Thermal transmission coefficients of insulating materials

Properties of common insulating materials

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All lambda are given in W / (mK)

Calculation of the thermal resistance of a wall or a wall

The thermal resistance is given by the following formula:

R = e / lambda

With e = wall thickness in m
and lambda = coefficient of heat loss of the materials used.

For walls made up of several layers of materials the thermal resistances add up, thus for a wall made up of 2 materials 1 and 2:

Total R = R1 + R1 = e1 / lambda1 + e2 / lambda2

We thus obtain R in m2.K / W which is not very significant, on the other hand its inverse: W / m2.K it is: it is the thermal transmission in Watts (in other words: the thermal losses) of the wall per degree of difference in T ° and m2 of the wall.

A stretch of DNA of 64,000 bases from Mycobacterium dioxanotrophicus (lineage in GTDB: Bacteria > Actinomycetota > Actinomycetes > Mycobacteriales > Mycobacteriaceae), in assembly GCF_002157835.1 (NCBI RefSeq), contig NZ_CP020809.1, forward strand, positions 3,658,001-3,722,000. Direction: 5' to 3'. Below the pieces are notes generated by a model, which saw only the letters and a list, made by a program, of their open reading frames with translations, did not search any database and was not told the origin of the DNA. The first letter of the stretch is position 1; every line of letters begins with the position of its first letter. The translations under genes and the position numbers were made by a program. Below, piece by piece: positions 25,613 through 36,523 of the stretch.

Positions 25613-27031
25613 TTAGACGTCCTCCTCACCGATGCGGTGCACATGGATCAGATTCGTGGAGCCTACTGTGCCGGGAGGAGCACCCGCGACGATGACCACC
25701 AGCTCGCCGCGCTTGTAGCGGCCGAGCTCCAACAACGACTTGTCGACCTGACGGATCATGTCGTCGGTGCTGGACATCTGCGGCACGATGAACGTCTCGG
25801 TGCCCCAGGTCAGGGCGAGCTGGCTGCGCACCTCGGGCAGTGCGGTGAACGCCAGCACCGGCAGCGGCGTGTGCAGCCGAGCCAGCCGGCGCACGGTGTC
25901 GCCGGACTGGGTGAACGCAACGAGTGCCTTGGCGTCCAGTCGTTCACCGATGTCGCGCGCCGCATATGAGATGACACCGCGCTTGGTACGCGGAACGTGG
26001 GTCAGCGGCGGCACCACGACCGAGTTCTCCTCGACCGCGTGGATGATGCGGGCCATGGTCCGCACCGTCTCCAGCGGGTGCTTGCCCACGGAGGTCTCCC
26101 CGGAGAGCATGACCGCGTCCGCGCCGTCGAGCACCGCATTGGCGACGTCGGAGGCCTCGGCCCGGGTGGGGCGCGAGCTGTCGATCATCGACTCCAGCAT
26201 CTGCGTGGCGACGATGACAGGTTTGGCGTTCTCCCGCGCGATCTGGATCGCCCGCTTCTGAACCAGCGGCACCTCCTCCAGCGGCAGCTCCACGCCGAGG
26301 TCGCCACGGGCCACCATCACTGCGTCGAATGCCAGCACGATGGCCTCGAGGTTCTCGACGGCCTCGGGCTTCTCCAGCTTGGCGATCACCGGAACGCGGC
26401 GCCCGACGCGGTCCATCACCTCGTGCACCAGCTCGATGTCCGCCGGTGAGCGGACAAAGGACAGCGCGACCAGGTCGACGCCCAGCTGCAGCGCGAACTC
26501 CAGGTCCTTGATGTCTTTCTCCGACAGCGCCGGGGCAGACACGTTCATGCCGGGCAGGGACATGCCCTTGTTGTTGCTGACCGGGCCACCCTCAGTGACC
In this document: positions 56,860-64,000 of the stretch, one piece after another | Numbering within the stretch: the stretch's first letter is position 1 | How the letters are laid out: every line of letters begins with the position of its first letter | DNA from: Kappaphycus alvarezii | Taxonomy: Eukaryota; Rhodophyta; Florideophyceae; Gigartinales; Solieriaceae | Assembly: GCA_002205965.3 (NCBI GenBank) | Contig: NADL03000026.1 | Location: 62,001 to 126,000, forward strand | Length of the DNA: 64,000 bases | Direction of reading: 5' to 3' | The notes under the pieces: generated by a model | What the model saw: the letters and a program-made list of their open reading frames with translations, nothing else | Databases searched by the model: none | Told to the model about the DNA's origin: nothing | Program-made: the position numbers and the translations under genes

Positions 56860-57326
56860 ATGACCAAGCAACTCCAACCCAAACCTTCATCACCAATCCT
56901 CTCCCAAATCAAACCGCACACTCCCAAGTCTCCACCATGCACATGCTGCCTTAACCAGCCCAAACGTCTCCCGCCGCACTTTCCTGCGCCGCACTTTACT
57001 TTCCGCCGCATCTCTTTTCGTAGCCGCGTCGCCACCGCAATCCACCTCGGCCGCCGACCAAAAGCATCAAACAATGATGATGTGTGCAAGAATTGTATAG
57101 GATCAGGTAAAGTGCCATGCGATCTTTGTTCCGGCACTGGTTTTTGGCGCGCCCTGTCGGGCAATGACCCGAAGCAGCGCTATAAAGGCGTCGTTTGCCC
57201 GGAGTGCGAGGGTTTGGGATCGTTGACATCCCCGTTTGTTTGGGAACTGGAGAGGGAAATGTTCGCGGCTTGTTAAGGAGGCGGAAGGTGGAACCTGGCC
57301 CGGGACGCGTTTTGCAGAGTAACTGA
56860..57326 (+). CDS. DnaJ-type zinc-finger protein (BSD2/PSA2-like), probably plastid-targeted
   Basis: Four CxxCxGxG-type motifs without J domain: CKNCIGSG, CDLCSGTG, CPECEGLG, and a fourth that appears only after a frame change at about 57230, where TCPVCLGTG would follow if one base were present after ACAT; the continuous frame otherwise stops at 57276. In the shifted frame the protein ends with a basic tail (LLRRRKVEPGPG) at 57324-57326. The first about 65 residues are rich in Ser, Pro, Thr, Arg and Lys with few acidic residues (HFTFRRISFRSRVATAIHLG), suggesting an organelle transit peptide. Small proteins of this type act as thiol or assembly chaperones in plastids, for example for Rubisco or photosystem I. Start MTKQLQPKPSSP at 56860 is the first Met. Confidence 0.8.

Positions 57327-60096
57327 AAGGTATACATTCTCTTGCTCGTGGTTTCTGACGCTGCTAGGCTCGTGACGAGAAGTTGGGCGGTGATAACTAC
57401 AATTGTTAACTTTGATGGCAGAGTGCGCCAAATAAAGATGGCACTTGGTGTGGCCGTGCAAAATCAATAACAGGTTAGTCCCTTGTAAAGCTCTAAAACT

A thermal resistance at least equal to 2 is considered as standard insulation.

Example for an insulated wall with a resistance of 3:

- R = 3
- Outdoor temperature: 5 ° C
- Indoor temperature: 19 ° C

The losses by conduction in the wall will therefore be equal to (19-5) * 1 / 3 = 4,66 W per m2 of surface of this wall. If the wall is 40m2 the heating power to be supplied is therefore 4,66 * 50 = 233 Watts to maintain the interior temperature at 19 ° C, assuming that this is the only heat loss from this room.

This is a first simple approach to carry out the thermal balance of a house (other losses occur by convection, air renewal, thermal bridges, carpentry, etc.).

Learn more see the 2005 Thermal Regulation: RT2005

Lambda conduction coefficients for common materials

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